After you get comfortable and begin knit picking, you begin fighting. Your brain is no longer bathing in oxytocin and serotonin and you fight about everything. You fight about leaving your socks on the floor, how the dishwasher is loaded, why you spent $50 on a pair of shoes, or sometimes you’re just a grade A bitch and have no excuse so you’re extra bitchy and mean to cover up the fact that you have no excuse. So many relationships end at this point of the relationship. Many people can’t seem to leave this part or look past it. When you’re at this point in the relationship, everything the other person says and does (or you think they have said or done) is more than an annoyance, it’s worth fighting about. This is when you’re ugly side comes out and the anger builds. This is when the knock down-drag outs happen. This is when you threaten divorce. This is when you pack up your things and stay at your mothers.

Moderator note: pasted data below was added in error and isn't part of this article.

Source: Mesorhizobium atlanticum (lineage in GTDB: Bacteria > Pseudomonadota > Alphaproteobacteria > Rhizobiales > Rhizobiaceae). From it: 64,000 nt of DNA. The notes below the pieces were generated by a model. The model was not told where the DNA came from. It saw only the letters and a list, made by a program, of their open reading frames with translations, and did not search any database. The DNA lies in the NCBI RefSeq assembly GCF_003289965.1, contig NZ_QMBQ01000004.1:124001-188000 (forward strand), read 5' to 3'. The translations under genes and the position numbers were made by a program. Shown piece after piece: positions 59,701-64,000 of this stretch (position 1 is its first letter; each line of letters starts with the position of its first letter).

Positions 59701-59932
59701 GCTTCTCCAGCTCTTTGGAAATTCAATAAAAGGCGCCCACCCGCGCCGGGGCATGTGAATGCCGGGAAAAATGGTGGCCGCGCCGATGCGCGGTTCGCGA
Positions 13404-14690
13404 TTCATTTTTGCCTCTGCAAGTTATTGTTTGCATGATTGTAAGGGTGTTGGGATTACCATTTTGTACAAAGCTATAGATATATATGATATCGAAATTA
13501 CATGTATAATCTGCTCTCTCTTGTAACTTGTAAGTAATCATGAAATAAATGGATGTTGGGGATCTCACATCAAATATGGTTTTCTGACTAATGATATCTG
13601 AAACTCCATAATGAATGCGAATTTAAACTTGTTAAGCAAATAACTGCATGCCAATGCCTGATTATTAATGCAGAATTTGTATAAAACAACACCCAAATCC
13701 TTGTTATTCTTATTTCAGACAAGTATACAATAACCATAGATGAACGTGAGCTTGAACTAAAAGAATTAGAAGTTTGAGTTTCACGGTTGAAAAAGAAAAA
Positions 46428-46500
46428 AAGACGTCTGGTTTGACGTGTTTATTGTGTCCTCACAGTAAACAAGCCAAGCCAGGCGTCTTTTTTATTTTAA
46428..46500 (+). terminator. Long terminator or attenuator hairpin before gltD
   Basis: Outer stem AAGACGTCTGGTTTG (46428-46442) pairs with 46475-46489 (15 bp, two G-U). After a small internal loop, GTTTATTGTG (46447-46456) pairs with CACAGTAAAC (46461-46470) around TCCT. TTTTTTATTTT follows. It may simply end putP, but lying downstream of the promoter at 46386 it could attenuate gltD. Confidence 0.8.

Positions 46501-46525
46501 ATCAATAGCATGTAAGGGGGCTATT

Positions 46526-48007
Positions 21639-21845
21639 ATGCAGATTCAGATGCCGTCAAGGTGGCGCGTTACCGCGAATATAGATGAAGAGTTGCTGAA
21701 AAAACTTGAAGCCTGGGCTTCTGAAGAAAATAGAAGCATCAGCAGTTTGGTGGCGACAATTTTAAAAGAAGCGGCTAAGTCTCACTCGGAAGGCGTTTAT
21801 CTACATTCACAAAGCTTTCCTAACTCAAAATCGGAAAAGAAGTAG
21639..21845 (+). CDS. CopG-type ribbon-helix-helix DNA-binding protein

Many couples split at this point because, let’s face it, no one is pleasant at their worst! Then, as soon as they split, the Honeymoon Phase comes back and you miss them so you try again, but now, quicker than ever, you’re at the Difficult Phase if the relationship again. Repeat cycle. The more times you get here, the harder it is to get past it.

For many couples this happens right after the big step. Moving in together, marriage, or children. My husbands ex is one of those women who takes root in this phase of the relationship and never learns to move on. She has lost 3 marriages at this point of the relationship and countless relationships. Not every relationship is meant to succeed and this is the point in which you determine “can I live with this forever”.